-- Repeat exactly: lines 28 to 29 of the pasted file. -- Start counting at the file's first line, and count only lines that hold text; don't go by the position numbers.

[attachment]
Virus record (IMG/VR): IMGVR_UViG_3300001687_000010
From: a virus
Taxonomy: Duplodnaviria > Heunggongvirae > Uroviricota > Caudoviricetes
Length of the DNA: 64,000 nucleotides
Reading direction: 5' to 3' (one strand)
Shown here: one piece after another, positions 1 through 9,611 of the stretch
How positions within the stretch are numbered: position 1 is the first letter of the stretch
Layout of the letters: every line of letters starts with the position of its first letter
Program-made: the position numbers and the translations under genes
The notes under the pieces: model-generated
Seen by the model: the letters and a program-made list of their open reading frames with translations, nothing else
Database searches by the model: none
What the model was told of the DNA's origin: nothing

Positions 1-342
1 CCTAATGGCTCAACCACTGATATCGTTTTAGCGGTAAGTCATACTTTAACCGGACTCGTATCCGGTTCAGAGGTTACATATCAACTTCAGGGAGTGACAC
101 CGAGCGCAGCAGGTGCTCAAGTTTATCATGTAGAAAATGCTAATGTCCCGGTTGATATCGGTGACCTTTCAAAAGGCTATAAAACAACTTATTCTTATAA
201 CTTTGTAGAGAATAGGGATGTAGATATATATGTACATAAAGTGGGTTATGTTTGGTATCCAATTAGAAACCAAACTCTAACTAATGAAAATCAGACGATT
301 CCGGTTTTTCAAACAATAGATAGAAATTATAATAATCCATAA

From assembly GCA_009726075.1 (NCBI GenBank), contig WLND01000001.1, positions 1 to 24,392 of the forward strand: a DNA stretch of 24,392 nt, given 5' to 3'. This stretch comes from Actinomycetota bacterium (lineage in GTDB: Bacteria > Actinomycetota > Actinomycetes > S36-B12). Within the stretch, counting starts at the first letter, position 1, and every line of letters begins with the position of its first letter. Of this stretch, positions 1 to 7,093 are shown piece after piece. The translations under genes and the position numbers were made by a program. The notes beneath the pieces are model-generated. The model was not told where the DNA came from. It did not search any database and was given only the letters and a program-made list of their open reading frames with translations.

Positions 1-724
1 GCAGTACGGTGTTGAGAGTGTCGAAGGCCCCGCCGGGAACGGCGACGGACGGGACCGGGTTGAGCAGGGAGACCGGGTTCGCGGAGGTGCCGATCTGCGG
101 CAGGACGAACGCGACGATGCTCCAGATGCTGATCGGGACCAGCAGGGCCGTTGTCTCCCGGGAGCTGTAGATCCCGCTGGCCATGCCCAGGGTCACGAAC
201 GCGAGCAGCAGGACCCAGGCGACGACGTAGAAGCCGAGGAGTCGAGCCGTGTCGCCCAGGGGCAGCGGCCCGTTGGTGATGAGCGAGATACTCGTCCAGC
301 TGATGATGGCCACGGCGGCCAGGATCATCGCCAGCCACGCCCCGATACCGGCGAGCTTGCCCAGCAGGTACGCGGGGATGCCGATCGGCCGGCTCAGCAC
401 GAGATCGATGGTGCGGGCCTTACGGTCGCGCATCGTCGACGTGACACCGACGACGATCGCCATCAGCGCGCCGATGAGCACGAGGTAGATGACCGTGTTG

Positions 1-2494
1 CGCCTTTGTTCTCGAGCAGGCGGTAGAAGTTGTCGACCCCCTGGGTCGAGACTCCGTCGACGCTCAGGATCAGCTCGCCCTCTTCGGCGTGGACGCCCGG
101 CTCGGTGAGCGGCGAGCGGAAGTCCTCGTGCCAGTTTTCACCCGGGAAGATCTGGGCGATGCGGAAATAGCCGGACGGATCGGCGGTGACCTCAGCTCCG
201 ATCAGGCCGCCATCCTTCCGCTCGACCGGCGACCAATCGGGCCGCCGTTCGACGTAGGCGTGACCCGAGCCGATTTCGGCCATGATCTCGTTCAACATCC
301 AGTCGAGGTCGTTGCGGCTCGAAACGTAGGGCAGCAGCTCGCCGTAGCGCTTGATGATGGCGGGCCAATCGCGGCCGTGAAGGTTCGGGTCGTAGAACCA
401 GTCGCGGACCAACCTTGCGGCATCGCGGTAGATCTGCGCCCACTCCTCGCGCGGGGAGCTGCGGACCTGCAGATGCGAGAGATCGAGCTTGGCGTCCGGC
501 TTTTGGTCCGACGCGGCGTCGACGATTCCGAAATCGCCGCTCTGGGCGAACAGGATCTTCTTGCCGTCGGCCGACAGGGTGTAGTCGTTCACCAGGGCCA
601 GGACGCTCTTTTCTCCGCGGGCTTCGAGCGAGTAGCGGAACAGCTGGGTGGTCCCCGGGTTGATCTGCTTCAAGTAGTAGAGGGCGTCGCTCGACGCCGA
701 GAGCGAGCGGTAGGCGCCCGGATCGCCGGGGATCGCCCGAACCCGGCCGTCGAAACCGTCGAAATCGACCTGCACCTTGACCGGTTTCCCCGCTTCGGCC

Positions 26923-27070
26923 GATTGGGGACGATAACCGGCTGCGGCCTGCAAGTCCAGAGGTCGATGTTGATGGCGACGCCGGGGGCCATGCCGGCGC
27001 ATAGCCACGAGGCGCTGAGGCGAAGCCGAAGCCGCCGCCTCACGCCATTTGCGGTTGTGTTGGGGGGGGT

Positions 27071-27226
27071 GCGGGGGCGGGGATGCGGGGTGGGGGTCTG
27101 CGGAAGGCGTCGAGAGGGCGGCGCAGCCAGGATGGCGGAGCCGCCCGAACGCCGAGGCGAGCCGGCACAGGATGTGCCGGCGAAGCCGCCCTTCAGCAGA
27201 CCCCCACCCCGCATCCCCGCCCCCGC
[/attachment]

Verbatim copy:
101 CTCGGTGAGCGGCGAGCGGAAGTCCTCGTGCCAGTTTTCACCCGGGAAGATCTGGGCGATGCGGAAATAGCCGGACGGATCGGCGGTGACCTCAGCTCCG
201 ATCAGGCCGCCATCCTTCCGCTCGACCGGCGACCAATCGGGCCGCCGTTCGACGTAGGCGTGACCCGAGCCGATTTCGGCCATGATCTCGTTCAACATCC